County Office of Appellate Courts
Reginald Lee Gail, Bayport, Minnesota, pro se. Lori Swanson,
Attorney General, Saint Paul, Minnesota; and
Michael O. Freeman, Hennepin County Attorney, Linda K. Jenny,
Assistant County Attorney, Minneapolis, Minnesota, for
postconviction court did not abuse its discretion when it
denied the appellant's petition for postconviction relief
without holding an evidentiary hearing.
and decided by the court without oral argument.
case involves an appeal from a postconviction court's
summary denial of Reginald Lee Gail's second petition for
postconviction relief. Because Minn. Stat. § 590.04,
subd. 3 (2016), bars Gail's claims, we affirm the
postconviction court's decision.
2004, Gail shot and killed Yvain Braziel during a drug
deal. Following a trial, a jury found
Gail guilty of first-degree murder while committing a felony
involving the unlawful sale of a controlled substance, and
the district court sentenced him to life imprisonment with
the possibility of release after serving a minimum of 30
years in prison. Gail I, 713 N.W.2d at 857; Minn.
Stat. § 609.185(a)(3) (2016); see Minn. Stat.
§ 244.05, subds. 4-5 (2004).
direct appeal, Gail raised seven issues, including a claim
that the evidence was insufficient to support his conviction
because he did not actually sell any drugs. In affirming
Gail's conviction, we concluded in relevant part that
"[t]he evidence provide[d] ample support for the
conclusion that . . . the shooting happened as part of a drug
deal." Gail I, 713 N.W.2d at 862. In
particular, we relied on evidence that Braziel had arranged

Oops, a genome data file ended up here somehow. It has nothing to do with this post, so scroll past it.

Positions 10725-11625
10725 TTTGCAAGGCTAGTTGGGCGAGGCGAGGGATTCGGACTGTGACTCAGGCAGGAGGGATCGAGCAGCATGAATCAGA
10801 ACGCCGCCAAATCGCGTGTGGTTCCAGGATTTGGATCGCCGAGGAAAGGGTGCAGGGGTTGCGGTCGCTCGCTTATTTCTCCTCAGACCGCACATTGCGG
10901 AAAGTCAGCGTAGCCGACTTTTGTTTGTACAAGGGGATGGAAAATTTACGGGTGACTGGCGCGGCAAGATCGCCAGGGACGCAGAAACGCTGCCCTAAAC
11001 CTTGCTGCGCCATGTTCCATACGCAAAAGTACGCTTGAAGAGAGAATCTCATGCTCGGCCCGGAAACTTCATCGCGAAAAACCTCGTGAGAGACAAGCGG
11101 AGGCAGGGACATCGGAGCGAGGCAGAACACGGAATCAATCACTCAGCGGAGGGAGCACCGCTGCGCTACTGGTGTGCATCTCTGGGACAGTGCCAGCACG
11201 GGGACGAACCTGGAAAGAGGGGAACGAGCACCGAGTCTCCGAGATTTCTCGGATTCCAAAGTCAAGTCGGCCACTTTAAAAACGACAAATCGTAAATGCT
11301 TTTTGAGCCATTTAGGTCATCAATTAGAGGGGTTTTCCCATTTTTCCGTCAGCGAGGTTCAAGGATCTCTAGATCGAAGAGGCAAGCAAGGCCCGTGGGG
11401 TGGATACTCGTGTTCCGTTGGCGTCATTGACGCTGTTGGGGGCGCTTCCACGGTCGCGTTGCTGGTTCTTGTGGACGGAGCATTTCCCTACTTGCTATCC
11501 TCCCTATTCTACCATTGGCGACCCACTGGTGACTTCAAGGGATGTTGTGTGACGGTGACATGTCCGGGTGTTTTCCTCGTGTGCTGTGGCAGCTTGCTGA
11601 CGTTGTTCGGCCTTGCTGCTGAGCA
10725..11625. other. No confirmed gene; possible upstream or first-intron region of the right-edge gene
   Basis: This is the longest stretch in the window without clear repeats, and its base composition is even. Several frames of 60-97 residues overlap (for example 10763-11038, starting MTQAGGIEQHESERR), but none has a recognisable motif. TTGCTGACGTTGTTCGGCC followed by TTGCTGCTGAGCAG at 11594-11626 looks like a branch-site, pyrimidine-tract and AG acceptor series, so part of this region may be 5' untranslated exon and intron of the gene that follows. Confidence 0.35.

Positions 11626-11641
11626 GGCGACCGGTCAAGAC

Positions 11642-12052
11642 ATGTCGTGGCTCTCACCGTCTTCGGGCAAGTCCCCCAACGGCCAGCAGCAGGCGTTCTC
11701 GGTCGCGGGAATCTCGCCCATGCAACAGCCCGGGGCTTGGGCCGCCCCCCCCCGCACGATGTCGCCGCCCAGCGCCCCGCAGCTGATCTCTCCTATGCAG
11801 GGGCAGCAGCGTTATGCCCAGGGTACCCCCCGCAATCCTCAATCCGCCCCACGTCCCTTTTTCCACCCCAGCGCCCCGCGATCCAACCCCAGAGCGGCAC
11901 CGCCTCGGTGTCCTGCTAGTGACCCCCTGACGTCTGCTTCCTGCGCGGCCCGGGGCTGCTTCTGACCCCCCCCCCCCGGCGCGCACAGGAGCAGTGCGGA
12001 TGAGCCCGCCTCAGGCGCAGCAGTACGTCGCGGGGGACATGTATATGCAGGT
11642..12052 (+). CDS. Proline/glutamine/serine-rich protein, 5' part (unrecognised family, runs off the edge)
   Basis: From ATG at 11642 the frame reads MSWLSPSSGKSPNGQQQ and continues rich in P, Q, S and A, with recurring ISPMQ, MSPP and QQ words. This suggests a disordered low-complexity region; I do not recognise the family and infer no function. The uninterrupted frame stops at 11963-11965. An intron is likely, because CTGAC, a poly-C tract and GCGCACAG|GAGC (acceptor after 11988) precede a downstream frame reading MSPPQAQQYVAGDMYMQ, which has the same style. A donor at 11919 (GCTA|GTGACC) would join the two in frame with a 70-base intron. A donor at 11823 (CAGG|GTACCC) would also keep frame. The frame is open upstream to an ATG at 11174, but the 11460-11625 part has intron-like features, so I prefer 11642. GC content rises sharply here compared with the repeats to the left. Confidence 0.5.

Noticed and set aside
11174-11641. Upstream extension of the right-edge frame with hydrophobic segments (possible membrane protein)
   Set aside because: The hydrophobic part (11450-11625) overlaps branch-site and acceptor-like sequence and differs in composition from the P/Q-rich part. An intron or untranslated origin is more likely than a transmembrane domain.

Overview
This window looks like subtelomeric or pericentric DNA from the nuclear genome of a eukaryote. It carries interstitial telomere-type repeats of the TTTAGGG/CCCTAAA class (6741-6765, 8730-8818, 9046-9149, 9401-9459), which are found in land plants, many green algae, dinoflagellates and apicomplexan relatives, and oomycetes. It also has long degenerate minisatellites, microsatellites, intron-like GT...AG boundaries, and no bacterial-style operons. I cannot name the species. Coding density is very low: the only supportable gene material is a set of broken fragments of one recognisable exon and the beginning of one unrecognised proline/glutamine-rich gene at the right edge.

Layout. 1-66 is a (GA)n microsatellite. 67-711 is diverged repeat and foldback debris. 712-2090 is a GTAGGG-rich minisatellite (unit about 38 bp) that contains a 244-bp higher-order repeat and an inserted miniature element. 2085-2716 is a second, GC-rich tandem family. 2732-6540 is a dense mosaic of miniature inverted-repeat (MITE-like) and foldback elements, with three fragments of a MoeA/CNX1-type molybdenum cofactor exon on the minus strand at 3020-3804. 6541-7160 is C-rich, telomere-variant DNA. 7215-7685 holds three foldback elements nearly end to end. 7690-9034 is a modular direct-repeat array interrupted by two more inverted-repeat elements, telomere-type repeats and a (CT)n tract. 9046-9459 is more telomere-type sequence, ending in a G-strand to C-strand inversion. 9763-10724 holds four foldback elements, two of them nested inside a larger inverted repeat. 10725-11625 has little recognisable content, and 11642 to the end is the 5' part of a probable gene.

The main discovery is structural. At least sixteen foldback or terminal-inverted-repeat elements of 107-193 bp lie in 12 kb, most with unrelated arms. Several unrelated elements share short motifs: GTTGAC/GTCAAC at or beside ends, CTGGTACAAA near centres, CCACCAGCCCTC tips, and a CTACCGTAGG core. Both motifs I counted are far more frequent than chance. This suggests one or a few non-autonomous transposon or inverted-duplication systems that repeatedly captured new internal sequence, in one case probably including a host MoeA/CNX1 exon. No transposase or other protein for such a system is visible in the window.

to purchase $250 worth of cocaine from Gail, Gail had told
Braziel the price of the cocaine over the telephone, and
Braziel had argued with Gail during the transaction over the
quantity of cocaine provided. Id. at 862-63.
filed his first petition for postconviction relief in 2006.
He raised 13 claims, including an argument that the evidence
was insufficient to support his conviction. Gail v.
State (Gail II), 732 N.W.2d 243, 245-46 (Minn.
2007). The postconviction court denied the petition without
holding an evidentiary hearing. Id. at 245. With
respect to Gail's sufficiency-of-the-evidence claim, the
court applied the procedural bar from State v.
Knaffla, based on its finding that the claim was
"identical or substantially similar to the claim Gail
pursued on direct appeal." Gail II, 732 N.W.2d
at 246 (citing State v. Knaffla, 309 Minn. 246, 252,
243 N.W.2d 737, 741 (1976) ("[W]here direct appeal has
once been taken, all matters raised therein, and all claims
known but not raised, will not be considered upon a
subsequent petition for postconviction relief.")). On
appeal, we also concluded that the Knaffla rule
barred Gail's sufficiency-of-the-evidence claim.
Id. at 247.
February 4, 2016, Gail filed his second petition for
postconviction relief, which was accompanied by a request for
an evidentiary hearing. In it, he again argued that there was
insufficient evidence to support his conviction. He also
alleged that his petition was not frivolous and should be
considered in the interests of justice. In his brief, Gail
divides his claim into three components: (1) the evidence
established only that Gail was purchasing controlled
substances, not selling them; (2) the applicable murder
statute is unambiguous and required the State to prove that